Peter Northouse and colleagues have written a deservedly popular text on leadership. Its fifth edition (2010) preserves the clarity of style of earlier editions. The book has appeal to students for its simplicity and comprehensive coverage of the historic leadership theories. These strengths work particularly well if the book is used within introductory courses on leadership.
As a tutor of leadership programmes to Masters level, I am aware of the debt owed to tutors and students to the materials provided in earlier editions of Northouse’s text on leadership. Within MBA programmes, I have come across the text in reading materials for modules such as organizational behaviour, project management, innovation and change management, as well as in my own leadership course reading lists. With a few reservations which I will come to below, I have little to quarrel with the [Sage] publisher’s back-cover claims that the book is a perennial best-seller with clear coverage of leadership case studies and questionnaires.
Bringing students up to speed
One of the challenges of MBA programmes is that for a proportion of the subjects covered, such as finance, accounting, project management, there is a wide spread of previously acquired knowledge. Tutors try to bring the less experienced students up to speed. Northouse’s text works well in that role, particularly if the MBA is not providing a specific course on leadership
The more experienced MBA student
The hallmark features which contribute to the success of the book become more problematic for students already experienced in leadership responsibilities within professional careers. Most MBA programmes require students to have several years such experience as a pre-requisite for entry on the course. I find that these students turn to Northouse in the way they also increasingly turn to Google and Wikipedia, that is to say for reliable headline information on the various leadership theories. These forays into information searching sometimes act as a quick-fix rather than a guide to approaching the subject’s uncertainties and dilemmas. Without careful complementing of introductory materials, students remain in a comfort-zone of a college course designed to cover the basics.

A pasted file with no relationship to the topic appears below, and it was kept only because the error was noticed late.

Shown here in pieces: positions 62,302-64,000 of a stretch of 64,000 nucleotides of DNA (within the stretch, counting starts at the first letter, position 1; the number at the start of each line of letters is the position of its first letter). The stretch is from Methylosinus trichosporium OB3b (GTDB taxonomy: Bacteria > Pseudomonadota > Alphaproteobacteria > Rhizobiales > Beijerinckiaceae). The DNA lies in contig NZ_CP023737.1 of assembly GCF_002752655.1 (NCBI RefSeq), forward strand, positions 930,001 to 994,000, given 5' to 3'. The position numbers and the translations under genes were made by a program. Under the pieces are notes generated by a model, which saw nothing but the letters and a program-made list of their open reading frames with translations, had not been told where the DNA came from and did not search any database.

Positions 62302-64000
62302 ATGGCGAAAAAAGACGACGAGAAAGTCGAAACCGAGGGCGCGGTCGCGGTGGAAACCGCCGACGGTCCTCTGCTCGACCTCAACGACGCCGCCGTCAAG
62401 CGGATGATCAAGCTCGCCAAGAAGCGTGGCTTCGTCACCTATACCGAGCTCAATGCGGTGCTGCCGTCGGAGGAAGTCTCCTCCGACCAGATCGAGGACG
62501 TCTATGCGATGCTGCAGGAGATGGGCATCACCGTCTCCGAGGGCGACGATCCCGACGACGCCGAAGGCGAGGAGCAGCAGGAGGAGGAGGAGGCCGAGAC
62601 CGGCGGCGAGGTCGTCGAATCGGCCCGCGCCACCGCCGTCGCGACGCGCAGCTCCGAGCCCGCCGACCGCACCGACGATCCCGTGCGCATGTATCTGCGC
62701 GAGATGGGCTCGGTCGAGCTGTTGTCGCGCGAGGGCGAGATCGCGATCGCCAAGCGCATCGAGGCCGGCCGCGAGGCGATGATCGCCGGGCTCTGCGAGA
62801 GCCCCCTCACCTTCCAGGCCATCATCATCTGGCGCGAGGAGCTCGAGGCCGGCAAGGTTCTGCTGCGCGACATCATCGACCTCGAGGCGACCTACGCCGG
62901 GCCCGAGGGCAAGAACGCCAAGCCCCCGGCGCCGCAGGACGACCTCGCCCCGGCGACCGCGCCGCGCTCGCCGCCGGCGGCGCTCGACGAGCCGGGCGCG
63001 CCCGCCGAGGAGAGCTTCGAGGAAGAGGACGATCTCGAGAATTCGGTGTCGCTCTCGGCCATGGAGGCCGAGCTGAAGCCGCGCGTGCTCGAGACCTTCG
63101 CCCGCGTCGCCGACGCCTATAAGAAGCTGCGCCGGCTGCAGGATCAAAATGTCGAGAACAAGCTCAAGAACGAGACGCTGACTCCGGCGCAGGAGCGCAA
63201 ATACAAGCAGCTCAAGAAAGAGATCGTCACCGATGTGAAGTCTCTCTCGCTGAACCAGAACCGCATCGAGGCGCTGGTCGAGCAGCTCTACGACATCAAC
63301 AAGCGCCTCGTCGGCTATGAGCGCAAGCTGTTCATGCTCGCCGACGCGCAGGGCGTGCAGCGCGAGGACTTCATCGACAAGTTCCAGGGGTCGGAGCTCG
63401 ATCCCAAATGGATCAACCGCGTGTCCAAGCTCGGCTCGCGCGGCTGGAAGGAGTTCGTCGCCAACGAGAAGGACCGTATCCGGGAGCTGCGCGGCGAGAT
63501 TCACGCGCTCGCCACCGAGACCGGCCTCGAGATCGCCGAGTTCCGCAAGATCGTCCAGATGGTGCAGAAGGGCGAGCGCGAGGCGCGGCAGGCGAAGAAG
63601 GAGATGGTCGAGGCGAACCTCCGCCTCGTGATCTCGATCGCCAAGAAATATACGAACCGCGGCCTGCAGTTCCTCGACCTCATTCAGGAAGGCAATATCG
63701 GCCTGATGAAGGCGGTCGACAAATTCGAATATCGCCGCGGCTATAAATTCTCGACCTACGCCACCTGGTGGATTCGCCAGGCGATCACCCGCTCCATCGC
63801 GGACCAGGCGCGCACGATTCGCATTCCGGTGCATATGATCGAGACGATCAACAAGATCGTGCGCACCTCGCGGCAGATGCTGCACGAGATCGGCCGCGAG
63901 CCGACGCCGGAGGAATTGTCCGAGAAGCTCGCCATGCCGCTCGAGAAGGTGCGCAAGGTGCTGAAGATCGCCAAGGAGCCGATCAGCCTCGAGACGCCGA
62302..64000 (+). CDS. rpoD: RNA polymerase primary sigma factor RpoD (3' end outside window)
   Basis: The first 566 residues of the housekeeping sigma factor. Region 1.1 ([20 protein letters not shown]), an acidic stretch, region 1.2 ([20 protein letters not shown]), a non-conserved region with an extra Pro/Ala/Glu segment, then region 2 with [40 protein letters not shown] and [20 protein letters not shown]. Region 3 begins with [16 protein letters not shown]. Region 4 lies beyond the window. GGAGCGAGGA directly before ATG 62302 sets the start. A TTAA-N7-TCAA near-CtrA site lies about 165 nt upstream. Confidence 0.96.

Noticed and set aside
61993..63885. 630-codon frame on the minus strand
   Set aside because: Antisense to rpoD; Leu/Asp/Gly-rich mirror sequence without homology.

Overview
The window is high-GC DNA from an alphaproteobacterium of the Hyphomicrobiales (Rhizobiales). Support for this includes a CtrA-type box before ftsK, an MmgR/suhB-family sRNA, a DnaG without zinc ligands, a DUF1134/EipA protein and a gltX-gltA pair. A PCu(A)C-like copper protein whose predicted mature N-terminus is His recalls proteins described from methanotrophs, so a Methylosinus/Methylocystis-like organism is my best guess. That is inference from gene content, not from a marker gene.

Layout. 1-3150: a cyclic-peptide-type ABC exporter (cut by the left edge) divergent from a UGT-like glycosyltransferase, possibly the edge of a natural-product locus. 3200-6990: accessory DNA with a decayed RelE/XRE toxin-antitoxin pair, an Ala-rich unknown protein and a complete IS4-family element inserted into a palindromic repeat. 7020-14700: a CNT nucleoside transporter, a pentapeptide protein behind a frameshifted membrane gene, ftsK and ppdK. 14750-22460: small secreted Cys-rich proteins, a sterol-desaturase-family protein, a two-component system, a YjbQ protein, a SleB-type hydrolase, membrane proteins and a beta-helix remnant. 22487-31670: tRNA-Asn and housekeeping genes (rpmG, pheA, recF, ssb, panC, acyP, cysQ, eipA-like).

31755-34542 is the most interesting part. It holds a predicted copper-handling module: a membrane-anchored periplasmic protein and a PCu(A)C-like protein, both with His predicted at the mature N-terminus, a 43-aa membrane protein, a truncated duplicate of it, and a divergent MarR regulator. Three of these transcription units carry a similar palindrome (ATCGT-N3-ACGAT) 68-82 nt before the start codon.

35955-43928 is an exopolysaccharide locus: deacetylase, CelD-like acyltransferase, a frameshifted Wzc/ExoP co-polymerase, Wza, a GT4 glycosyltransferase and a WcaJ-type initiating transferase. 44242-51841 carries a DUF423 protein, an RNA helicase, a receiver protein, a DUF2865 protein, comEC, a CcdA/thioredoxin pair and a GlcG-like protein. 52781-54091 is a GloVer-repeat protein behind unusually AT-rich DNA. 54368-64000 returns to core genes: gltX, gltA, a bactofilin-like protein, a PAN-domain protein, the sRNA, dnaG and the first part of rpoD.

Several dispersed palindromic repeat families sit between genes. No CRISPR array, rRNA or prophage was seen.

The additional dilemma of MBA courses
An additional dilemma facing tutors of MBA programmes is that for a proportion of the subjects covered, such as finance, accounting, project management, there is a wide spread of previously acquired knowledge. Each component of the course needs materials to help bring the inexperienced students to a base-line of competence for better exchange of ideas within learning sets such as project teams and syndicate discussion sessions. This is where Northouse still plays a valuable part even in graduate courses. It is less able to provide what is needed as a core text on such courses.
Dilemmas of leadership
The additional challenges are to encourage each student to connect up the materials with personal experience and expectations. Tutors have to find approaches which work for them. Incidentally, this an echo of situational leadership, in which ‘effective leaders are those who recognize what employees need and then adapt their style to meet those needs’ (Northouse, 2010, p90).
Whether tutor or leadership student, the next challenge after ‘knowing that’ is to encourage critical or reflective thinking or ‘knowing how’. Graduate level texts offer various approaches to build on the foundations provided in an introductory text such as Northouse’s.
This review was prepared during the period when his own text of leadership was being revised for publication. Its new edition will acknowledge the continued merits of Northouse as a fine introductory book for leadership students who will also be encouraged to evaluate its contents in a process demonstrating critical thinking applied to personal leadership dilemmas.